Luther’s Other Reformation

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Letter TThe Protestant Reformation is without a doubt one of the most significant events in history. Even non-Christian scholars can agree that the Reformation had a profound political and philosophical impact on the Western world. For Christians the import of this event is most squarely set around the theological and ecclesiastical revolutions which took place and are perhaps best exemplified in the five solas.

Yet often obscured behind the theological and societal watershed that was the Reformation is another reformation almost as widespread and long-reaching in its impact. This was Luther’s – albeit unintentional – reformation of marriage.

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Book Review: God’s Rivals – By Gerald R. McDermott

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letter-eEver since the world began to be truly globalized the question of other religions has been brought to the forefront of modern thought. The question is not new by any means but whereas in previous ages other religions could be dismissed as things only existing in some faraway land, today we meet and interact with those of other religions every day.

For Christians – who ascribe to the sovereignty and exclusivity of God as the creator and sustainer of the world and history – this question can be particularly pressing. McDermott‘s book God’s Rivals is an attempt to explain the phenomena of other religions from a Christian perspective with special focus on insights gained from the Bible and from early church fathers.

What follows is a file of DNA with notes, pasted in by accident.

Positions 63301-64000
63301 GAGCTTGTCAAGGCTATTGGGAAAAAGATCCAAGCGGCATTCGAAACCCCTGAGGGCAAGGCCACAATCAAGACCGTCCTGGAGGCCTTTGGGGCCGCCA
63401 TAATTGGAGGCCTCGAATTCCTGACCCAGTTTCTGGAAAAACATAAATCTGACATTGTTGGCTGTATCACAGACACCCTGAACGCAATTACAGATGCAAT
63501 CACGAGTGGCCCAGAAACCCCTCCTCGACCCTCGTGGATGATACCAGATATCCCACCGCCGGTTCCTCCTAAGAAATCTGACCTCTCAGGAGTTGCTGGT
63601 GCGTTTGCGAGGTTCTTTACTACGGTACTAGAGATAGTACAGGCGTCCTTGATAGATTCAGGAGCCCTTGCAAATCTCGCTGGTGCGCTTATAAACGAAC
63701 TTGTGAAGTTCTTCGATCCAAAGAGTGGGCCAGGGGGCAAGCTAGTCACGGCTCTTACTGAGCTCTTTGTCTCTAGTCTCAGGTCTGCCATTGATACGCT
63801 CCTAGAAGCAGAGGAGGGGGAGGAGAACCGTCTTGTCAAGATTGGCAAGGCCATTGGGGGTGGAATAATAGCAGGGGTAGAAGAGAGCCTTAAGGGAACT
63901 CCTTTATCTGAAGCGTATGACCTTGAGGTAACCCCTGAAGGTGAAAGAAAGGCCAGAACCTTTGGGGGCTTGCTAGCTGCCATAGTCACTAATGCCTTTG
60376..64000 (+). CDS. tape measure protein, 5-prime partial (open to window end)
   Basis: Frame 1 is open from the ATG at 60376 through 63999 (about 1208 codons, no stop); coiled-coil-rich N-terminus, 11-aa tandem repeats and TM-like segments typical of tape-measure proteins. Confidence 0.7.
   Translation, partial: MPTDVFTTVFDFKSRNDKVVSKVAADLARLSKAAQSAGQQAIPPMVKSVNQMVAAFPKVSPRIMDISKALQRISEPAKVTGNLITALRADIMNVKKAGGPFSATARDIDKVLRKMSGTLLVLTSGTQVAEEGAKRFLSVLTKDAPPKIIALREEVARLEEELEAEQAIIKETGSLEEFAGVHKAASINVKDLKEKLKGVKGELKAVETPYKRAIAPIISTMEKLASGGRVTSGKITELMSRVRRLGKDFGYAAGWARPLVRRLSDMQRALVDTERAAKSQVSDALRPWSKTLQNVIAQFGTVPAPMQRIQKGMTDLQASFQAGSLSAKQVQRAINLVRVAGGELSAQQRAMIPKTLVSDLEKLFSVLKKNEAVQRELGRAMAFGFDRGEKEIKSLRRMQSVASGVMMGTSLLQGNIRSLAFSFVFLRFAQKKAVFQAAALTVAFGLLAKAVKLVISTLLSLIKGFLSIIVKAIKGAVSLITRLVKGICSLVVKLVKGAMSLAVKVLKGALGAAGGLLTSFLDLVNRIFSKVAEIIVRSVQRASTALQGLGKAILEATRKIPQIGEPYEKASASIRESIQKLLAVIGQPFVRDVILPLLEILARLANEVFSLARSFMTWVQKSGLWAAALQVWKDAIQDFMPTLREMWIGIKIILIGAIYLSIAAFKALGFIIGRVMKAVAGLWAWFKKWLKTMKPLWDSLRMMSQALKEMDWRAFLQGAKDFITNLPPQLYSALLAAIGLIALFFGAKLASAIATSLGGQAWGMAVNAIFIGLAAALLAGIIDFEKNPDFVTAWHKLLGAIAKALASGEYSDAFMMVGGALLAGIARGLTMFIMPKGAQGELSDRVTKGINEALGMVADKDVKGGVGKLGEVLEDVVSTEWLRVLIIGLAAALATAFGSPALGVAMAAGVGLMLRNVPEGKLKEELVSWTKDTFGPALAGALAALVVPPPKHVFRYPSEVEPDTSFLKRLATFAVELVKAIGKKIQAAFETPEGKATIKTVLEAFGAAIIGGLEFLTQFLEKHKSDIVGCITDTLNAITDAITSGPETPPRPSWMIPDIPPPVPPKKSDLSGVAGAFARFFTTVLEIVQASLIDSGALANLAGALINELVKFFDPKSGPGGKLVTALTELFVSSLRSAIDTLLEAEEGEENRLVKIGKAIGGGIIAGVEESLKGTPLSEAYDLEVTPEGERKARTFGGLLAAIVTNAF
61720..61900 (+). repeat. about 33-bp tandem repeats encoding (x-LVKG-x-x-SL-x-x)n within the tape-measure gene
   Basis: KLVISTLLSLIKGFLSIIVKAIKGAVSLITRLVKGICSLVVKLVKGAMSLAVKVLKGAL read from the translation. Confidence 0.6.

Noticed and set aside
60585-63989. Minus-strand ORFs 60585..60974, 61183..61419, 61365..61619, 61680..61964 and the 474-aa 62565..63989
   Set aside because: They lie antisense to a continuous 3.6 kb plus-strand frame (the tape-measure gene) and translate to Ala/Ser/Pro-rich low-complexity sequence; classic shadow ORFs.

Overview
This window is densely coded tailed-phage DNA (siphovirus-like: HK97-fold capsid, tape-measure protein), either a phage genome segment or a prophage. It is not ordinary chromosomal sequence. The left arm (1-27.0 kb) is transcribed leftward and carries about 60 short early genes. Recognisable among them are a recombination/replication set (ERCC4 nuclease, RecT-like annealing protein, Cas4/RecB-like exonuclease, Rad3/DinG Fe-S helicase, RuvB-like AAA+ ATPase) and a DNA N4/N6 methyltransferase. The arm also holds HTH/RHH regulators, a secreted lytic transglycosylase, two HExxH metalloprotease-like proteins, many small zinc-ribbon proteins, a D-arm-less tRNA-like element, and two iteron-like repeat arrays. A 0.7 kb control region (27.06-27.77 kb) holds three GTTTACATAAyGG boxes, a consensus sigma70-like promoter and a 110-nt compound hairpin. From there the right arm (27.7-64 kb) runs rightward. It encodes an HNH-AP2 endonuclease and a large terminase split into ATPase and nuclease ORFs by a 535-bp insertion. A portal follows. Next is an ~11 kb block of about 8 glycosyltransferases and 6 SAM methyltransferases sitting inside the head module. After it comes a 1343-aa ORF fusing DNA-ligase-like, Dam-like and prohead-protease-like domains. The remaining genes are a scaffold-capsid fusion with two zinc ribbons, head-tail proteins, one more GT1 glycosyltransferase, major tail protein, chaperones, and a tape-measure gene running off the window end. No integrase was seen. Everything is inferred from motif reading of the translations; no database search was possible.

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Book Review: The Lost World of Genesis One – By John H. Walton

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Letter TPerhaps there is no topic more widely and hotly debated in the past century of Christianity – and especially in the past few decades – is that of creation and evolution as it relates to Genesis.

The Lost World of Genesis One is one of John H. Walton‘s multiple contributions to this discussion. This is a work which according to Walton serves to be faithful to the original context and to not only preserve but enhance the theological vitality of the text.

Central to Walton’s approach to Genesis 1 is an understanding that while the text does communicate to us and was written for all of humankind, it is not directly written to us, but to Israel; there is a barrier of sorts separating 21st century Western American and European cultures from that of the ancient Israelites). Because of this it is not only the language that needs to be translated but also the culture. While the key to translating certain ancient languages might have been the Rosetta Stone, for Walton the key to translating this ancient culture is the literature from the rest of the ancient world (noting that there are bound to be both similarities and differences).

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Book Review: The Unseen Realm – By Michael S. Heiser

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Letter IIf there is one great noteworthy trend going on right now in the realm of biblical scholarship it is the turn towards attempting to re-read the Scriptures in their original context. In the 21st century there are many layers of cultural filters that lay between us and the text; Michael Heiser is one of the scholars working to help peel back those layers and give us a better understanding of what the words of the bible meant to those who originally wrote and read them.Mugatu-So-Hot-Right-Now-ANE.png